The normalized relative soil moisture of the three model simulations are presented in Fig. 9. Their temporal fluctuation patterns are comparable. Nevertheless, the simulated soil moisture by TOPMODEL has larger variation, compared with HBV and HSC (Fig. 9).
4.3 Contributing area simulation
The observed saturation area and the simulated contributing area from both TOPMODEL and the HSC are shown in Figs. 7, 9, and 10. We found that, although both modules overestimated the saturated areas, they can capture the temporal variation. For example, the smallest saturated area, both observed and simulated, occurred on 2 July 2008, and the largest saturated areas both occurred on 21 January 2009. Comparing the estimated contributing area of TOPMODEL with the HSC module, we found that the results of the HSC correlate better (R2=0.60, ) with the observed saturated areas than TOPMODEL (R2=0.50, ) (Fig. 10). For spatial patterns, the HSC contributing area is located close to the river network and reflects the spatial pattern of observed saturated area, while TOPMODEL results are more scattered, probably due to the sensitivity of TWI to DEM resolution (Fig. 7). The HSC is more discriminating in terms of less frequently giving an unrealistic 100 % saturation and retaining unsaturated upper hillslopes.
5.1 Topography analysis of the contiguous US and 323 MOPEX catchments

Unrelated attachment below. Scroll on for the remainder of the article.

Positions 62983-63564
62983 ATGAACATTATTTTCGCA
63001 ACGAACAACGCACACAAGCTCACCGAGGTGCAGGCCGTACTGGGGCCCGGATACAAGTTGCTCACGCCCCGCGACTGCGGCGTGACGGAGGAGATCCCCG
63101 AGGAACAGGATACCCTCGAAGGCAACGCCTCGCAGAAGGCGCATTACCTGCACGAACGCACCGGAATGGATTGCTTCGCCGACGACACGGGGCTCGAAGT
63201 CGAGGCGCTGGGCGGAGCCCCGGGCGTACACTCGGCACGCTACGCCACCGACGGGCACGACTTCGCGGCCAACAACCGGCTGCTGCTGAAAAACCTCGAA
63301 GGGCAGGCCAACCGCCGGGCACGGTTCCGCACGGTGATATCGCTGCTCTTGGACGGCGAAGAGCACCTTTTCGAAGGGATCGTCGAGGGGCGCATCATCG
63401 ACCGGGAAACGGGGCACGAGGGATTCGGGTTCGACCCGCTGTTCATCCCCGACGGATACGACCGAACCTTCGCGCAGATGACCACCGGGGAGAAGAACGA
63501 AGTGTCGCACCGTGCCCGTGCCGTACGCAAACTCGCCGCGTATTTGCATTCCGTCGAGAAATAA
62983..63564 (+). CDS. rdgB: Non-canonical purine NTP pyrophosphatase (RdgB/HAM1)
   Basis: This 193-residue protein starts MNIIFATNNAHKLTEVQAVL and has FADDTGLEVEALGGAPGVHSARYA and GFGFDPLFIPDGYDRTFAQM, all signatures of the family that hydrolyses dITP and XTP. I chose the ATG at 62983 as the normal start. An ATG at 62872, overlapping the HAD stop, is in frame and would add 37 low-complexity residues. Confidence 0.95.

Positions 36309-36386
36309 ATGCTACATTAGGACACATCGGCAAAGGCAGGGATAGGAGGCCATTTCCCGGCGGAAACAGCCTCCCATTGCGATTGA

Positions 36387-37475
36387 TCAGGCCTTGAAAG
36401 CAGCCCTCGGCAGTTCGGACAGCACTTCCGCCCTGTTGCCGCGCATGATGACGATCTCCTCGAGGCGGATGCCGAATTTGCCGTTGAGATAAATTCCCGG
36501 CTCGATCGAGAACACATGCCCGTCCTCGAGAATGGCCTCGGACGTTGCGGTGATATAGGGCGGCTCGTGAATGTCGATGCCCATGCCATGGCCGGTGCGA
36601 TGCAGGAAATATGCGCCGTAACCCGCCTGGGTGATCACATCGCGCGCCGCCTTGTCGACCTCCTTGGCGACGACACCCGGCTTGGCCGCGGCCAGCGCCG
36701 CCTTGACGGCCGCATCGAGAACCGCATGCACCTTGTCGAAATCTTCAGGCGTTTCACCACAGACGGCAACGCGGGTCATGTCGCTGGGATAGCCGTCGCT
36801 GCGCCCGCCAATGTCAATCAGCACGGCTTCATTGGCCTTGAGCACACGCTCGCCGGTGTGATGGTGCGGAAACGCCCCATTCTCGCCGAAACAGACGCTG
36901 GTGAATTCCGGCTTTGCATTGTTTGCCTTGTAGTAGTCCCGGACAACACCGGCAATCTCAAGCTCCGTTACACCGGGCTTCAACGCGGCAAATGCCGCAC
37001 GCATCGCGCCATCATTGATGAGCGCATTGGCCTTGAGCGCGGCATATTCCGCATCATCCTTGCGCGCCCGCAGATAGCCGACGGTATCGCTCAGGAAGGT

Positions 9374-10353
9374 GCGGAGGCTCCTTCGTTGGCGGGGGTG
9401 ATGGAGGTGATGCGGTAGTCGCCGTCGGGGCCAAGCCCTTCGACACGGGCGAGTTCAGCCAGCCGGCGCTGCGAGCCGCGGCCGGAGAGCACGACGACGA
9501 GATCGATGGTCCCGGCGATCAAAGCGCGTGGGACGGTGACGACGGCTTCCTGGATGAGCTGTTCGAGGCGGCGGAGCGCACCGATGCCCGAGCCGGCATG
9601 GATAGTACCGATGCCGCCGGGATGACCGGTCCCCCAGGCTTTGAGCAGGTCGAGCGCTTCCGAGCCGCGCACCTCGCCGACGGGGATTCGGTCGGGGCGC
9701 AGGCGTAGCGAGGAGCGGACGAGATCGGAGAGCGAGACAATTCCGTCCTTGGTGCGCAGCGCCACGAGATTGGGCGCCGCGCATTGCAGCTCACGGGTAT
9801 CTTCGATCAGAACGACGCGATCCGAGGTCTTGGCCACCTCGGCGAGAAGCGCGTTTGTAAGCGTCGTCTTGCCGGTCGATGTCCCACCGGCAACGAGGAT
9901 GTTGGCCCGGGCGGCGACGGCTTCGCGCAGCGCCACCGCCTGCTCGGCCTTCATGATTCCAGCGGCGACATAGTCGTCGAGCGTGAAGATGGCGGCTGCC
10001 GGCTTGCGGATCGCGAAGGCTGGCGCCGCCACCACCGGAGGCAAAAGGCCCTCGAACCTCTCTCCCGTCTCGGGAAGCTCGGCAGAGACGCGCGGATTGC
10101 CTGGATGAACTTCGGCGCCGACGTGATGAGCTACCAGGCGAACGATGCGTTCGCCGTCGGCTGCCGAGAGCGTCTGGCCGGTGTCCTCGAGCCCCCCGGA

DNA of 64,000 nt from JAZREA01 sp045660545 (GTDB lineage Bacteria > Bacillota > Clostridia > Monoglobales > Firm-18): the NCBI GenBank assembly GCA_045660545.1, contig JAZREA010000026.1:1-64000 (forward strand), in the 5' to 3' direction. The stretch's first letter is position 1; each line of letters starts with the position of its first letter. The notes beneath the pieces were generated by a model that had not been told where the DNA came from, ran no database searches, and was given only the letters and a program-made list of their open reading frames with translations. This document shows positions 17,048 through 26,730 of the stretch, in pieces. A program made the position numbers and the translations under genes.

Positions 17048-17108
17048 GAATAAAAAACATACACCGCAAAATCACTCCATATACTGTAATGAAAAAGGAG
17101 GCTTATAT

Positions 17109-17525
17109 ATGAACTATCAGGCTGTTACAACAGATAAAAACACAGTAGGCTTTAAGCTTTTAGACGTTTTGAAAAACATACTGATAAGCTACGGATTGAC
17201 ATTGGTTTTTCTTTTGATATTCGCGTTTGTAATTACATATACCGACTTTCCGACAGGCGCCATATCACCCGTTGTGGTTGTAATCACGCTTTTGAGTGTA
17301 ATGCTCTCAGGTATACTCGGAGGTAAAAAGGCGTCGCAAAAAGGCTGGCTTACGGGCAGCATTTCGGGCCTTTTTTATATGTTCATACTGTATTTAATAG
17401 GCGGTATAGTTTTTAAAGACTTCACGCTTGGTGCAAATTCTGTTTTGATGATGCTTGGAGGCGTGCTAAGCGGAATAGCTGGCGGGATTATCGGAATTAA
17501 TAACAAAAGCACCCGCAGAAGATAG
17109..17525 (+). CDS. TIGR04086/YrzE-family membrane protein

To delineate the TWI map for the CONUS, the depressions of the DEM were firstly filled with a threshold height of 100 m (recommended by Esri). The TWI map of the CONUS is produced (Fig. S1 in the Supplement). Based on the TWI map of the CONUS, we clipped the TWI maps for the 323 MOPEX catchments with their catchment boundaries. And then the TWI frequency distribution and the accumulated frequency distribution of the 323 MOPEX catchments (Fig. S2), with one unit of TWI as an interval, were derived based on the 323 TWI maps.
In Fig. 11, it is shown that the regions with large HAND values are located in Rocky Mountains and Appalachian Mountains, while the Great Plains has smaller HAND values. The Great Basin, especially in the Salt Lake Desert, has small HAND values, illustrating its low elevation above the nearest drainage, despite a high elevation above sea level. From the CONUS HAND map, we clipped the HAND maps for the 323 MOPEX catchments with their catchment boundaries. We then plot their HAND-area curves, following the procedures of I and II in Sect. 2.2. Figure 12a shows the normalized HAND profiles of the 323 catchments.